I bet some of you yawned at least once getting to this caption. :)))  We all yawn. We all sleep. But only some of us hibernate. Read on.  

Ahhhh. March 1st. The turning point for me. No matter what the temperature or weather is, mentally I begin my reemergence from winter’s dormancy – my release from hibernation so to speak.  The signs are all here – the birds returning, the small flowers starting to pop, and the sun shining longer and longer each day. Although I don’t put away the snowbrush just yet since I am in Cleveland!, I push aside my sweaters and reach for my spring GQ wear (yep, more KHT originals of course), put the driver’s window down and enjoy the beginnings of spring. I find the morning air is fresh with that certain smell which we all know, and the thought of playing golf again fills my head. For me, it’s sort of a transition from my cooped-up winter state to just feeling better – especially when the sun out! Jackie even lets me sing a bit – but mostly in the car when I’m alone and far away! Curious, I went online to learn more about hibernation and what animals go through to survive and emerge.  Here’s some fun stuff I learned.  Thanks to interestingfacts.com, Wikipedia and openai for the info and YouTube for the videos.  Enjoy!

Hibernation is a state of minimal activity and metabolic depression undergone by some animal species. Hibernation is a seasonal heterothermy characterized by low body-temperature, slow breathing and heart-rate, and low metabolic rate, most commonly occurring during winter months.  This was certainly a mouth full!

Although traditionally reserved for “deep” hibernators such as rodents, the term has been redefined to include animals such as bears and is now applied based on active metabolic suppression rather than any absolute decline in body temperature..

Hibernation functions to conserve energy when sufficient food is not available, and can last for days, weeks, or months.

Larger species become hyperphagic, eating a large amount of food and storing the energy in their bodies in the form of fat deposits. (if you saw me with knife and fork in hand over the holidays, you’d think I was planning on sleeping and never waking up!) In many small species, food caching replaces eating and becoming fat. (‘another piece of pie you ask? – of course, I’m just food caching”).

Some species of mammals hibernate while gestating young, which are born either while the mother hibernates or shortly afterwards. For example, female black bears go into hibernation during the winter months in order to give birth to their offspring.

Here are some additional fun facts and trivia about hibernation:

  1. Not True Hibernators: While some animals, like groundhogs and bears, are commonly associated with hibernation, not all animals that seem to “sleep” during winter are true hibernators. True hibernators experience a significant drop in body temperature, heart rate, and metabolism.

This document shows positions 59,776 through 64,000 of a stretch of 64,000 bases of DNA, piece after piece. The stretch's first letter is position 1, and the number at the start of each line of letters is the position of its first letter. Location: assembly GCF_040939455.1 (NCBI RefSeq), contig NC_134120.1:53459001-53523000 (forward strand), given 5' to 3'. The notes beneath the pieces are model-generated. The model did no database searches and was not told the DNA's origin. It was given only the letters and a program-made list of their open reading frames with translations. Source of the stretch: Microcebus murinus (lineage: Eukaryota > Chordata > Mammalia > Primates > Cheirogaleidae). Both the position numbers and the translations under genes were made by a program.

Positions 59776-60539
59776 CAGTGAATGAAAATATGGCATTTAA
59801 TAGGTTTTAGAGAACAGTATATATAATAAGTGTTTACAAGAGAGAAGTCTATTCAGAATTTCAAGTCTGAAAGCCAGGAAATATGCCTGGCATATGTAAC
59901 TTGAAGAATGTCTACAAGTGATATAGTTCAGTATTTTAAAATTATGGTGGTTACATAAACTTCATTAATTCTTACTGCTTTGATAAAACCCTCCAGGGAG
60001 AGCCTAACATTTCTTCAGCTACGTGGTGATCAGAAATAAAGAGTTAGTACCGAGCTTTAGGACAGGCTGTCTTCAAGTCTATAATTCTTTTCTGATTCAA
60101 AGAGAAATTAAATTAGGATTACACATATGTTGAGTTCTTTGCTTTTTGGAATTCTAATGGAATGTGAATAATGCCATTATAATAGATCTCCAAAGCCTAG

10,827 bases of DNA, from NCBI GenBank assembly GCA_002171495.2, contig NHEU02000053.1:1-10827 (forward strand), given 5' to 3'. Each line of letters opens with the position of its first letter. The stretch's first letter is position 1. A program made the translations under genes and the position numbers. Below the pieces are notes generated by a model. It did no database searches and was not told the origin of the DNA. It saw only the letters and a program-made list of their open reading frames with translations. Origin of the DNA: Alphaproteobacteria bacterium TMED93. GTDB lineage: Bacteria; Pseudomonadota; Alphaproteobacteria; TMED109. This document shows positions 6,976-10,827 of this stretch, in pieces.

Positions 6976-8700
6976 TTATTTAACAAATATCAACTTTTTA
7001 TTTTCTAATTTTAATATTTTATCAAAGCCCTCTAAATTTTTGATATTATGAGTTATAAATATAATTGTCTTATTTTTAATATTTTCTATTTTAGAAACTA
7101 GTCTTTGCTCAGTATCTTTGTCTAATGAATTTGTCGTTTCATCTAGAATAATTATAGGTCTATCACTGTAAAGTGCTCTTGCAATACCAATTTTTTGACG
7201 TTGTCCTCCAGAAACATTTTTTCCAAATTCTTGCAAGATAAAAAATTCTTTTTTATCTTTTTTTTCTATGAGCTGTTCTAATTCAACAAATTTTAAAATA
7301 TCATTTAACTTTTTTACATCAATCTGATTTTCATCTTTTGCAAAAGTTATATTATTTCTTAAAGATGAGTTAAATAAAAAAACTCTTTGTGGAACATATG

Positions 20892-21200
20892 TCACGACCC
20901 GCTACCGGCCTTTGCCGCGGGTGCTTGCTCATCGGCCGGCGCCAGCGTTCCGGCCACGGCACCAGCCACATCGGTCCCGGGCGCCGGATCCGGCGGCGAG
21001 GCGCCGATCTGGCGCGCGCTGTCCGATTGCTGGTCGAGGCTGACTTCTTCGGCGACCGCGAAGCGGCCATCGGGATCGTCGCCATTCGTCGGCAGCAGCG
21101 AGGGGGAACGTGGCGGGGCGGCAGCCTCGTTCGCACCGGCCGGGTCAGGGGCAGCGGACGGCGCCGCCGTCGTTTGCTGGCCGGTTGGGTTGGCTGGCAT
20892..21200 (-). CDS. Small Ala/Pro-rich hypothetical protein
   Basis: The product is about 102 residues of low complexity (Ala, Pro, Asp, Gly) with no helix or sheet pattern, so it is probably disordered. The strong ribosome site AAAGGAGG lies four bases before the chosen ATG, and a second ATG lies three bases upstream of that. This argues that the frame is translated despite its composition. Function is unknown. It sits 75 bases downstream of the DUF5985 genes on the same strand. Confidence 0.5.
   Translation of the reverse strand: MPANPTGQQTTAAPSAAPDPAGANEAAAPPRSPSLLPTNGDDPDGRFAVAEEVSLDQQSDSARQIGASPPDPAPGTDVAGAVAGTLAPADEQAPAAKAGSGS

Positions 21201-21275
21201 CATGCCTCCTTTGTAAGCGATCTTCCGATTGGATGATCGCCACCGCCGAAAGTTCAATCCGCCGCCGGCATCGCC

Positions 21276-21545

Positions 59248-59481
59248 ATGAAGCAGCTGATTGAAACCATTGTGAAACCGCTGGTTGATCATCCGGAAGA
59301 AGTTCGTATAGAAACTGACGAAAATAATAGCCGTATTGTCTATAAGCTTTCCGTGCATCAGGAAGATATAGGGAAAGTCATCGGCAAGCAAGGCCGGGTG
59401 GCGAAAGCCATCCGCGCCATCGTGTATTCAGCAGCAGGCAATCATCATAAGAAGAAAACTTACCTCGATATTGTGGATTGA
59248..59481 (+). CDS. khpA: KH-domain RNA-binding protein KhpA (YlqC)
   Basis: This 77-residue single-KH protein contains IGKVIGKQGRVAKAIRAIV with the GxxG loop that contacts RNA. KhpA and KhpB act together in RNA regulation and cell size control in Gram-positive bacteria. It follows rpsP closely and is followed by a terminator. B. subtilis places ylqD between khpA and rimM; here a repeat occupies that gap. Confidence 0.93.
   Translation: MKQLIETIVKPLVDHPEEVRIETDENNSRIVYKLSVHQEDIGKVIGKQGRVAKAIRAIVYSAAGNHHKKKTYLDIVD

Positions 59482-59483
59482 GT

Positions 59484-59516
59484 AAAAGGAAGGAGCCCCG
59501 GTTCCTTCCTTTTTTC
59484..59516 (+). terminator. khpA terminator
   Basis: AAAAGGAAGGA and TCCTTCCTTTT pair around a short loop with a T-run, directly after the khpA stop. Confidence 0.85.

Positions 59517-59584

2. Hibernation Prolongs Life: Hibernation helps some animals conserve energy and survive through periods of scarcity. It can also extend their lifespan. Bats, for instance, can live longer when they hibernate.
  3. Breathing and Heart Rate: Hibernating animals have significantly reduced rates of breathing and heartbeats. Some can even go for minutes or hours without taking a breath.
  4. Fat Reserves: Animals that hibernate build up fat reserves during the warmer months to sustain them through the winter. These reserves serve as their primary source of energy while hibernating.
  5. Hibernation is a Light Sleep: Hibernation is not a deep, uninterrupted sleep. Animals can wake up periodically during hibernation to adjust their position, urinate, or even eat a small amount of stored food.
  6. Wood Frogs and Antifreeze: Wood frogs are known for their ability to survive freezing temperatures during hibernation. They enter a state of suspended animation, and their bodies produce a natural antifreeze that prevents ice crystals from forming inside their cells.
  7. There Have Been a Few Cases of Human “Hibernation”: You may have noticed one mammal that doesn’t hibernate — us. But there are a handful of cases in which humans have endured a lethally low body temperature and lived, with no lasting effects. The most famous is the ordeal of Mitsutaka Uchikoshi, a 35-year-old Japanese civil servant, who slipped on a mountain trail and broke his hip in October 2006. He was rescued after 24 days suffering from extreme hypothermia “similar to hibernation,” his doctors said. After nearly two months in the hospital, he emerged with no residual injury.
  8. Getting To Mars: Research into animal hibernation has the potential to help humans. Understanding why hibernators can withstand extremely low body temperatures and slowed metabolism without injury might give us clues for recovering from heart attackspreserving human organs for transplant, or conducting complex surgeries. Scientists are even experimenting with “induced hibernation” as a way to conserve astronauts’ energy on long journeys through space, and to reduce the amount of resources needed on future missions to Mars. (Just like in the movies!)



Me, too.

As you may know the Kowalski Heat Treating logo finds its way
into the visuals of my Friday posts.
I.  Love.  My.  Logo.
One week there could be three logos.
The next week there could be 15 logos.
And sometimes the logo is very small or just a partial logo showing.
But there are always logos in some of the pictures.
So, I challenge you, my beloved readers, to count them and send me a
quick email with the total number of logos in the Friday post.
On the following Tuesday I’ll pick a winner from the correct answers
and send that lucky person some great KHT swag.
So, start counting and good luck!  
Oh, and the logos at the very top header don’t count.
Got it? Good.  :-))))
Have fun!!